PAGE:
Gov. DeSantis looking to recruit veterans to teaching field
New rules from Ron DeSantis have teachers scrambling.

Key Speakers At Turning Point Student Action Summit
Veterans with at least four years of service and an honorable discharge can get a temporary teaching certificate.

First Uncle Sam wanted them to fight, now Governor Ron wants them to teach.

Gov. Ron DeSantis signed a new law this year (SB 896) allowing U.S. military veterans to get a teaching certificate — valid for five years — before they finish their bachelor’s degree, a requirement to get a certificate.

Now, he’s setting up a website to aid veterans seeking a certificate.

“Florida is the most veteran- and military-friendly state in the nation,” DeSantis said in a released statement. “We also know that our veterans have talents and skills that they can offer our students. This new opportunity expands Florida’s existing programs that help our veterans take their talents to our schools, and it will help Florida remain a national leader in education.”

The board of the Department of Education will meet Wednesday to approve a rule implementing the new program. To qualify, a veteran must have at least four years of military service with an honorable or medical discharge; have at least 60 college credits with a 2.5 grade point average; pass a state subject area exam and clear a background check. Florida public and charter schools will accept the temporary certificates.

The new law requires veterans who receive a temporary certificate to have a “teacher mentor” to monitor them for at least two years. The mentors must have their own valid certificate, at least three years of teaching experience in pre-K through 12th grade and have an “effective” or “highly effective” rating from the state’s performance evaluation.

The program is designed to allow veterans to get their certificate and into the classroom ahead of graduation, but they must graduate before the five-year certificate expires to receive a full valid teaching certificate.

“With the skills and experience that our 1.7 million veterans bring to Florida’s workforce, this new pathway to teaching will positively impact Florida’s students,” Education Commissioner Manny Diaz Jr. said in a released statement. “Veterans and servicemembers can now work toward their full professional certificate while imparting their unique knowledge and valuable experience in the classroom.”

Florida has struggled to address chronic teaching shortages in recent years, and the new law is seen as one way to increase the number of permanent teachers in classrooms. DeSantis has pushed for and received funding increases from the Legislature to increase the minimum starting salary for teachers to $47,500, but the shortages persist.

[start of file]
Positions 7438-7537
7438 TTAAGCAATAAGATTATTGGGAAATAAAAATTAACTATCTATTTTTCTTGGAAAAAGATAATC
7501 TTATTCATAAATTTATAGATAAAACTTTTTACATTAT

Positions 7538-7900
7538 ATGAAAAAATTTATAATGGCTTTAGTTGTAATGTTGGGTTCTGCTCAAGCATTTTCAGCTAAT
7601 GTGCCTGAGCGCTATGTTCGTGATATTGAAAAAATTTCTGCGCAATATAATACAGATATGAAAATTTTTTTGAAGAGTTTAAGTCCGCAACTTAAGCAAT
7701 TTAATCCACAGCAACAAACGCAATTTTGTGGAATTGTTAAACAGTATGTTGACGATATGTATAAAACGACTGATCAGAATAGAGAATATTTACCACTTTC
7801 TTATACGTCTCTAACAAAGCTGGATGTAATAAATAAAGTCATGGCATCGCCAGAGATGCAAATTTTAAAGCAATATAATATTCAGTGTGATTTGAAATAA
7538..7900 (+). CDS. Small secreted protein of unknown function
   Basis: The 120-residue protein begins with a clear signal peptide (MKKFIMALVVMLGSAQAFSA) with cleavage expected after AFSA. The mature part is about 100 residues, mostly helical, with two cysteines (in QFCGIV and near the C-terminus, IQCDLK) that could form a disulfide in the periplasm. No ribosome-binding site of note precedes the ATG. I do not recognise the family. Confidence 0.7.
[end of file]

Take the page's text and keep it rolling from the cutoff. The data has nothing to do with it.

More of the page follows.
Gray Rohrer


2 comments

  • Lynda

    August 11, 2022 at 4:23 pm

    With the low unemployment rate across the country, I am curious about the research done by deSantis and his administration before signing a bill to employ 5000 veterans as teachers. Are there enough veterans who want to teach in FL schools?

    I taught middle school in in the early 1970’s for a short time before leaving for a better paid career in business training and education. In my time not all teachers were competent in their subject matter or up-to-date on teaching skills. Teaching jobs in the 1970’s were not easy to find or secure; many teachers were routinely “laid off” every June and then called back if they were needed. Teachers were not paid well for the time they spent getting their degrees. Teacher shortages existed because few college students wanted to teach for the salaries and benefits offered.

    Governor deSantis seems to have been creative with approaching veterans to replace the 9,000 needed teachers who aren’t filling vacancies in FL schools.
    With recent anti-education and anti-teacher legislation signed by FL’s wanna-be president he might have looked at changing his legislation to help solve the teacher shortage in FL. A highly restrictive anti-abortion law might well be damaging to recruiting teachers as well.

  • Elliott Offen

    August 11, 2022 at 4:33 pm

    He probably thinks they will be more inclined to teach “patriotic education” as opposed to some of the more gruesome aspects of our history. Rosy representations of America are what holds us back.

Comments are closed.


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